Tarla Rai Peterson

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Though agriculture is the most dangerous occupation in the United States, two key issues impede the effectiveness of farm safety interventions. First, little is known about what farmers think about farm equipment accidents and safety procedures. Second, current safety interventions are typically atheoretical and focus on information exchange, instead of(More)
Conservationists commonly have framed ecological concerns in economic terms to garner political support for conservation and to increase public interest in preserving global biodiversity. Beginning in the early 1980s, conservation biologists adapted neoliberal economics to reframe ecosystem functions and related biodiversity as ecosystem services to(More)
M. NILS PETERSON,∗ MARKUS J. PETERSON,† AND TARLA RAI PETERSON‡ ∗Center for Systems Integration and Sustainability, Michigan State University, 13 Natural Resources Building, East Lansing, MI 48824-1222, U.S.A., email peter529@msu.edu †Department of Wildlife and Fisheries Sciences, Texas A&M University, College Station, TX 77843-2258, U.S.A. ‡Department of(More)
1 Fisheries and Wildlife Sciences Program, Department of Forestry & Environmental Resources, North Carolina State University, Raleigh, NC 27695-7646, USA 2 Human Dimensions of Biological Resource Management Biological Resource Management Division, National Park Service, Fort Collins, CO, USA 3 Department of Wildlife & Fisheries Sciences, Texas A&M(More)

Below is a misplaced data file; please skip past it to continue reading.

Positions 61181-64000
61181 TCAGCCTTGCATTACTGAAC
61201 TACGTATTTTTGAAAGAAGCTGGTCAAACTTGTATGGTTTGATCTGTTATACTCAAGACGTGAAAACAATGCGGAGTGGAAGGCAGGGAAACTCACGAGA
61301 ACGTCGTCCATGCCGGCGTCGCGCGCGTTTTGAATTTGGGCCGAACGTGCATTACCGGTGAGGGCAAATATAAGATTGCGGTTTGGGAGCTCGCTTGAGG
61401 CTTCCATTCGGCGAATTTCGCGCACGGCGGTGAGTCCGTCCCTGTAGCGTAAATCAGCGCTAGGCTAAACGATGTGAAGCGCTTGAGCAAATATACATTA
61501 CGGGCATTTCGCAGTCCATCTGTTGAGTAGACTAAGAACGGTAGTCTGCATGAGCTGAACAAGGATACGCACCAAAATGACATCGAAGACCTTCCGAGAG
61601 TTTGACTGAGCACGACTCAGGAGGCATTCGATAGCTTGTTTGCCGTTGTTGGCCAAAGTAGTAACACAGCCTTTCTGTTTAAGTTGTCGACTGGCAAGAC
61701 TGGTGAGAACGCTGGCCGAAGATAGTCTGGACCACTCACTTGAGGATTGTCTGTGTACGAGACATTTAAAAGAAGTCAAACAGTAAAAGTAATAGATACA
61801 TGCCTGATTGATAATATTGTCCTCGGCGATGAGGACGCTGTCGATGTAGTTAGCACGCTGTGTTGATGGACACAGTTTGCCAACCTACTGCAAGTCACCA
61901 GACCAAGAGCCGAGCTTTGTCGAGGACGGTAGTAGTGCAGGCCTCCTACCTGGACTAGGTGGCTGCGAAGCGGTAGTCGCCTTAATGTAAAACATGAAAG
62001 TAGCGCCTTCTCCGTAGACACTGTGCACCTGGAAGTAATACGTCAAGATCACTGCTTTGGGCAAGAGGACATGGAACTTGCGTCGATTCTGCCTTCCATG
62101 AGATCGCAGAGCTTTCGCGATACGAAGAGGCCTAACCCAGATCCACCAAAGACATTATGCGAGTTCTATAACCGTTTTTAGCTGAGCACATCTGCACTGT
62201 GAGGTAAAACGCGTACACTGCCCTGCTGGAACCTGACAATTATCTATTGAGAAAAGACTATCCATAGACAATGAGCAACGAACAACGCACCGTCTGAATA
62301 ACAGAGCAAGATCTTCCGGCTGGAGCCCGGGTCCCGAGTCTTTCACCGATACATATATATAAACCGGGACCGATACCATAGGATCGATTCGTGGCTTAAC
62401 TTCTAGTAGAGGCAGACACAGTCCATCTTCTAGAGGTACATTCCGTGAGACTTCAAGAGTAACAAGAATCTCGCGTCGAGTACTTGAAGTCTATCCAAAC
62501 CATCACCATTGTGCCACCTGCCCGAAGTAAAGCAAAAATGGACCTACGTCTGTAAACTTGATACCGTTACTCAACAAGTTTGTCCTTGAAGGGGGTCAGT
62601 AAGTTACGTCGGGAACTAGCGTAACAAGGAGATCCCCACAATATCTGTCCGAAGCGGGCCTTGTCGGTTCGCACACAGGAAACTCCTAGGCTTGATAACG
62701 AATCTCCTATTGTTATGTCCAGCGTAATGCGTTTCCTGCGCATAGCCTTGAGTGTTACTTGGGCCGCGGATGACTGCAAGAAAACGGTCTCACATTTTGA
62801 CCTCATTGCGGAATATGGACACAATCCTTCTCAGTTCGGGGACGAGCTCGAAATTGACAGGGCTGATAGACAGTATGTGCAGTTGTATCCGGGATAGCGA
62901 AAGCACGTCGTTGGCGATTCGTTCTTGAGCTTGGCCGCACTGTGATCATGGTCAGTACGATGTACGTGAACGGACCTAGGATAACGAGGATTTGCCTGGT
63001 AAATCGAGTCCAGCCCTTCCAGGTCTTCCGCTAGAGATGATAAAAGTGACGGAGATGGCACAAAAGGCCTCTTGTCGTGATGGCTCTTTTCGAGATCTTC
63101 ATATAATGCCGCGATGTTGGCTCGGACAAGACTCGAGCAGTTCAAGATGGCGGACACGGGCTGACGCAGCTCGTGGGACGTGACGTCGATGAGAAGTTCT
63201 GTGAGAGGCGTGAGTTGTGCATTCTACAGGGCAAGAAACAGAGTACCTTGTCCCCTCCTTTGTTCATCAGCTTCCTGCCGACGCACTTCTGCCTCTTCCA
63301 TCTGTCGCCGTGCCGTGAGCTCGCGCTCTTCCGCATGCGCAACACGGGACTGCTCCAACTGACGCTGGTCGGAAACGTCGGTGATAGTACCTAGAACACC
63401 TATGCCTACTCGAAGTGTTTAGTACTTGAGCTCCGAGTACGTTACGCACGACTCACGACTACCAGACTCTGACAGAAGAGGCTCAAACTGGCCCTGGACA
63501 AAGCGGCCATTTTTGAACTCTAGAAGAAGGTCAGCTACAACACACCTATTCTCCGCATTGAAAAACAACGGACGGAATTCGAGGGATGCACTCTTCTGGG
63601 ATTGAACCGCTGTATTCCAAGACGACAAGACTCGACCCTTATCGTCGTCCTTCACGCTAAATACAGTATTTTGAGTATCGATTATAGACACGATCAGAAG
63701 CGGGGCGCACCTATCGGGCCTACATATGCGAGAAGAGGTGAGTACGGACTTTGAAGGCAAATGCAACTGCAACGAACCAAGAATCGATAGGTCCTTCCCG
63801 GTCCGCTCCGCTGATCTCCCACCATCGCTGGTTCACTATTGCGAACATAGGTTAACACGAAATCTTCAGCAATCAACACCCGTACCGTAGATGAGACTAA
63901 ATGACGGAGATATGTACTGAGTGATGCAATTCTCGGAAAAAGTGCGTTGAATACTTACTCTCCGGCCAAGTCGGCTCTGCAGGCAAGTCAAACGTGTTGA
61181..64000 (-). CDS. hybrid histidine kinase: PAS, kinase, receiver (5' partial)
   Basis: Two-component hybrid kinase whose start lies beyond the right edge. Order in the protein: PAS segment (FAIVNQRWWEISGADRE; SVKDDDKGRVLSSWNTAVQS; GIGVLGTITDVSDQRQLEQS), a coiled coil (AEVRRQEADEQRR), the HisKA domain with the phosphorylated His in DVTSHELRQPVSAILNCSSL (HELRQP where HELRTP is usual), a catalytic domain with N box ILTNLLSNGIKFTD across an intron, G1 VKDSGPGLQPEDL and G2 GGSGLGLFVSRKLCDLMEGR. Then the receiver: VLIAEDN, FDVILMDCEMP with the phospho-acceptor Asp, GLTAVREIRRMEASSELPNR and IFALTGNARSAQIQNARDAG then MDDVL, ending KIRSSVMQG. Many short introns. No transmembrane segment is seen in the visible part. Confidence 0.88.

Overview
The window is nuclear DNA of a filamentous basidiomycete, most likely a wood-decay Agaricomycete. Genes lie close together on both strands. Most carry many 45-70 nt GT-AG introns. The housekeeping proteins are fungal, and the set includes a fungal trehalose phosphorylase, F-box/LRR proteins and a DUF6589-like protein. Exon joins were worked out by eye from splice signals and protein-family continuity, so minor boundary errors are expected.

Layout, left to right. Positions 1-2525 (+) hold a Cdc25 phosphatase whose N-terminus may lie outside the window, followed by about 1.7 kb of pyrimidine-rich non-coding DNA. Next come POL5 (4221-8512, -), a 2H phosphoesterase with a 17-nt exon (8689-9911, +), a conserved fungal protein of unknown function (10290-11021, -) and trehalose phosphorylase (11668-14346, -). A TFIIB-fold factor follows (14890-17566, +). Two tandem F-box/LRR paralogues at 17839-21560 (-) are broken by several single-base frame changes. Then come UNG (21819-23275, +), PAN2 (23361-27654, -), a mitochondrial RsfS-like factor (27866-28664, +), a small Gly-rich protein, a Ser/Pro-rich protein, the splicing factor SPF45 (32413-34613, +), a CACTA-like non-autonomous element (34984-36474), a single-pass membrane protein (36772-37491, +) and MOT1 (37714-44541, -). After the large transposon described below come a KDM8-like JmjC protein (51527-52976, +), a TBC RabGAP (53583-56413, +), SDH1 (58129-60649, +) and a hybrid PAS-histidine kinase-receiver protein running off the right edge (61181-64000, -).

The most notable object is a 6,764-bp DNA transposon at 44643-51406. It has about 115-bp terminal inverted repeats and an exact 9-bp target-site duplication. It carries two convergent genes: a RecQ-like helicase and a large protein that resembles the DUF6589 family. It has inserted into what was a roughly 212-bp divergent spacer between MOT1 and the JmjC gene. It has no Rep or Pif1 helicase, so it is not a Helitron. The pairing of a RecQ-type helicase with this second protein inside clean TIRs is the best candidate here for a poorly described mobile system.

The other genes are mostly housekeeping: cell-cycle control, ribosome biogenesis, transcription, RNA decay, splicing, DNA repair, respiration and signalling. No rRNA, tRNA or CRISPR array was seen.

As climate change mitigation gains attention in the United States, low-carbon energy technologies such as wind power encounter both opportunities and barriers en route to deployment. This paper provides a state-level context for examining wind power deployment and presents research on how policy stakeholders perceive wind energy in four states:(More)
Conservation policy sits at the nexus of natural science and politics. On the one hand, conservation scientists strive to maintain scientific credibility by emphasizing that their research findings are the result of disinterested observations of reality. On the other hand, conservation scientists are committed to conservation even if they do not advocate a(More)
The Socio-Political Evaluation of Energy Deployment (SPEED) framework was proposed to improve understanding of energy technology deployment. It was intended to help energy policy-makers develop and implement more effective strategies to accelerate the deployment of emerging energy technologies. The theoretical underpinnings lie in the fields of(More)
1 Fisheries, Wildlife, and Conservation Biology Program, Department of Forestry and Environmental Resources, North Carolina State University, Box 7646, Raleigh, U.S.A., Email: nils_peterson@ncsu.edu 2 Department of Urban and Rural Development, Swedish University of Agricultural Sciences, Uppsala, Sweden, Email: hans.hansen@slu.se 3 Department of Wildlife(More)
Perceptions of the potential of emerging technologies like carbon capture and storage (CCS) are constructed not just through technical and economic processes but also through discourse, i.e. through compelling narratives about what a technology is, what a technology might become and why it is needed and preferable to competing technologies. The influence of(More)